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The Metropolitan Cathedral of the Assumption of the Most Blessed Virgin Mary into Heaven (Spanish: Catedral Metropolitana de la Asunción de la Santísima Virgen María a los cielos) is the seat of the Catholic Archdiocese of Mexico. It is situated atop the former Aztec sacred precinct near the Templo Mayor on the northern side of the Plaza de la Constitución (Zócalo) in Downtown Mexico City. The cathedral was built in sections from 1573 to 1813 around the original church that was constructed soon after the Spanish conquest of Tenochtitlan, eventually replacing it entirely. Spanish architect Claudio de Arciniega planned the construction, drawing inspiration from Gothic cathedrals in Spain.
|Monday||8:00 AM – 8:00 PM|
|Tuesday||8:00 AM – 8:00 PM|
|Wednesday||8:00 AM – 8:00 PM|
|Thursday||8:00 AM – 8:00 PM|
|Friday||8:00 AM – 8:00 PM|
|Saturday||8:00 AM – 8:00 PM|
|Sunday||8:00 AM – 8:00 PM|
The cathedral has four façades which contain portals flanked with columns and statues. The two bell towers contain a total of 25 bells. The tabernacle, adjacent to the cathedral, contains the baptistery and serves to register the parishioners. There are two large, ornate altars, a sacristy, and a choir in the cathedral. Fourteen of the cathedral's sixteen chapelsare open to the public. Each chapel is dedicated to a different saint or saints, and each was sponsored by a religious guild. The chapels contain ornate altars, altarpieces, retablos, paintings, furniture and sculptures. The cathedral is home to two of the largest 18th-century organs in the Americas. There is a crypt underneath the cathedral that holds the remains of many former archbishops. Over the centuries, the cathedral has suffered damage. A fire in 1967 destroyed a significant part of the cathedral's interior. The restoration work that followed uncovered a number of important documents and artwork that had previously been hidden. Although a solid foundation was built for the cathedral,the soft clay soil it is built on has been a threat to its structural integrity. Dropping water tablesand accelerated sinking caused the structure to be added to the World Monuments Fundlist of the 100 Most Endangered Sites. Reconstruction work beginning in the 1990s stabilized the cathedral and it was removed from the endangered list in 2000.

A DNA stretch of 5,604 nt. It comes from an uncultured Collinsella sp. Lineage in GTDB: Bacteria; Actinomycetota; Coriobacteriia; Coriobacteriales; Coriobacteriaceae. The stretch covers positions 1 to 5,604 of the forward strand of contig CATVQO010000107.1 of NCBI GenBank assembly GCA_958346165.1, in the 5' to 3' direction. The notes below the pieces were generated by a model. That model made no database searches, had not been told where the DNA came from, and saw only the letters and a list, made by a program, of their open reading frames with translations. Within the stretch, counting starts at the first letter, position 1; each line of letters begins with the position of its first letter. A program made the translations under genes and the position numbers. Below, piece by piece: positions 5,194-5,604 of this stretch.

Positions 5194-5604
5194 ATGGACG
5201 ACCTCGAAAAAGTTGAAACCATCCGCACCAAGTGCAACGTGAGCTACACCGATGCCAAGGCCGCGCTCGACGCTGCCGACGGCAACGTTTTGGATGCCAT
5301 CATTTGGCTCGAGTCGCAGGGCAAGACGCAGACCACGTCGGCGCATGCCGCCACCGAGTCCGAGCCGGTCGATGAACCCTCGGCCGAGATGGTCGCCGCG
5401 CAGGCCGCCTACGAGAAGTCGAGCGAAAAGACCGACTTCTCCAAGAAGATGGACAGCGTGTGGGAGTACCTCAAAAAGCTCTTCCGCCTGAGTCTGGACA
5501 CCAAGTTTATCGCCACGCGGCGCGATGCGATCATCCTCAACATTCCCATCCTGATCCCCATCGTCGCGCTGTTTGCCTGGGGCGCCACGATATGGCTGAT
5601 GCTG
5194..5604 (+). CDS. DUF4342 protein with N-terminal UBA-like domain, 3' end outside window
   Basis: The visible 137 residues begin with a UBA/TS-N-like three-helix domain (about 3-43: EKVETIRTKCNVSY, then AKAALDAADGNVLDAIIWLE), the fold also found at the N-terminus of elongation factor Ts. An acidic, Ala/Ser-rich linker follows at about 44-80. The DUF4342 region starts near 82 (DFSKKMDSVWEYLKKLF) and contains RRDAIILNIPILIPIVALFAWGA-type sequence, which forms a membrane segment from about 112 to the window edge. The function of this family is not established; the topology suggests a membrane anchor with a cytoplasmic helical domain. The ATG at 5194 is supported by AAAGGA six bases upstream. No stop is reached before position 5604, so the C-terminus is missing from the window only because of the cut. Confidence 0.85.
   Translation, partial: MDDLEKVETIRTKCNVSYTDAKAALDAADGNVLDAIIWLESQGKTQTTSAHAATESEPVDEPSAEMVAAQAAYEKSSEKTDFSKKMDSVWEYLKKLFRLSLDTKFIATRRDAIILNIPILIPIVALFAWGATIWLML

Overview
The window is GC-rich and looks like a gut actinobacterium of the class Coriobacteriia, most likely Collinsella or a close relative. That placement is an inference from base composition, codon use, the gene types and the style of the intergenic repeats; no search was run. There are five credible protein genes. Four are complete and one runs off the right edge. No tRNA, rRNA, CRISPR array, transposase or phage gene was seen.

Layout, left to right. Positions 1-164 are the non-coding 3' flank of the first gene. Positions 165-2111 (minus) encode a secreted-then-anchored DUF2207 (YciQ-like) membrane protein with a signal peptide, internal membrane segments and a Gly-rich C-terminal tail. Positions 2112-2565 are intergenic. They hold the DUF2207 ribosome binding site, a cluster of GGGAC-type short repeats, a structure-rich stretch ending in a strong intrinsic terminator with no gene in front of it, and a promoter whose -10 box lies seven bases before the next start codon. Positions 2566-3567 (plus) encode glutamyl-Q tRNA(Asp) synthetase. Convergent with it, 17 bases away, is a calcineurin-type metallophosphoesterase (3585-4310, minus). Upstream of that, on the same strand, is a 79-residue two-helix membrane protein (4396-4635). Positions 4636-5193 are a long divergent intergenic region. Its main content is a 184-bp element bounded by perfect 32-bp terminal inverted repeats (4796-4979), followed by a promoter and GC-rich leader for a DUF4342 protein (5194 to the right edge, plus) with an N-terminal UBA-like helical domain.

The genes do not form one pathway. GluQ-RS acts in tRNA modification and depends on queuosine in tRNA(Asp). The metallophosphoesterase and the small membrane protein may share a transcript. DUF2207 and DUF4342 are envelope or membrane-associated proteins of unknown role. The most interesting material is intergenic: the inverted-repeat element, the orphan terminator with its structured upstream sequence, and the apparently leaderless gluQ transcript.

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Huge cathedral. The inside looks like most prominent cathedrals from around the world. From the outside, it looks a bit eclectic from the outside, but apparently it's still under construction since 16th century.
Beautiful place! Don't miss it. The glory of the Mexican history in one place. It is good, if you're a believer, if don't you must go to wacht its own beauty.
Beautiful Spanish architecture! This church is a wonderful example of Spanish art and culture! The whole area is lit up during the evenings and looks great! Entry is free. The choir singing is a lovely sight. Photography is allowed inside. Carry enough water and put on your walking shoes as this whole area has wonderful monuments to explore! You can visit all the monuments in one day!
A beautiful cathedral on the outside, however the inside tourists can only visit a portion of the cathedral, as there are regular local ceremonies taking places. Entrance was free when I visited in April 2018. Expect to stay here for a maximum of 30-45 minutes to go around the cathedral and take pictures